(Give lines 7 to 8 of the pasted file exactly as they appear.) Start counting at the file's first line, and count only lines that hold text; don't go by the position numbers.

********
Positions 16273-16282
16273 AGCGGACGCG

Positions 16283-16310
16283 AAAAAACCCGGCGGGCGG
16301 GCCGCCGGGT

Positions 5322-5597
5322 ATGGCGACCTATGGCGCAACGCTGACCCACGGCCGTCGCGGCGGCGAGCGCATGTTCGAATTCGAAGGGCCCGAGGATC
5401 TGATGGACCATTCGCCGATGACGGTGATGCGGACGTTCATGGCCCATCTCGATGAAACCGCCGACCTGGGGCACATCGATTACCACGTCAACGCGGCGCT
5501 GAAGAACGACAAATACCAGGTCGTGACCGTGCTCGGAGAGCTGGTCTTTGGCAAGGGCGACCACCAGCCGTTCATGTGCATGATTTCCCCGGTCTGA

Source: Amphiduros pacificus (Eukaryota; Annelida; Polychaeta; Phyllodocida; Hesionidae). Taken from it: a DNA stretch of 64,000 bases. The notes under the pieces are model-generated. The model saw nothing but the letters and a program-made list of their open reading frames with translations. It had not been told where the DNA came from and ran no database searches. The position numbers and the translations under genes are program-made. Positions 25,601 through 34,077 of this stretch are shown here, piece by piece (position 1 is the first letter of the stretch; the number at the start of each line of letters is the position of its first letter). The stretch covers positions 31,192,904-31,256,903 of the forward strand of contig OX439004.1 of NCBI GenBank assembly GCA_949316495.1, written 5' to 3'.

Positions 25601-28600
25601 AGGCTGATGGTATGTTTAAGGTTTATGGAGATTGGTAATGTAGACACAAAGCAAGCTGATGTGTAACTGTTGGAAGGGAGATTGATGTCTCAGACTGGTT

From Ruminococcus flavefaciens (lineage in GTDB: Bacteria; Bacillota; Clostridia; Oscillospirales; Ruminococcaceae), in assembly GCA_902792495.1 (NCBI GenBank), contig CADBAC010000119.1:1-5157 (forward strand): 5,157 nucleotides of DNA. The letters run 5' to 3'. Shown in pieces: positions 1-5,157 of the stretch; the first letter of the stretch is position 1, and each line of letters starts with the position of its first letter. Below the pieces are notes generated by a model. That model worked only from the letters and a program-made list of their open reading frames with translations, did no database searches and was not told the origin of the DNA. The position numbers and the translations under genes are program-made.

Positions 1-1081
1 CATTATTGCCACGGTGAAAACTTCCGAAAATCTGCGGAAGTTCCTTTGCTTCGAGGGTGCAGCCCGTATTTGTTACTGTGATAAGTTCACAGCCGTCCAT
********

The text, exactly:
5322 ATGGCGACCTATGGCGCAACGCTGACCCACGGCCGTCGCGGCGGCGAGCGCATGTTCGAATTCGAAGGGCCCGAGGATC
5401 TGATGGACCATTCGCCGATGACGGTGATGCGGACGTTCATGGCCCATCTCGATGAAACCGCCGACCTGGGGCACATCGATTACCACGTCAACGCGGCGCT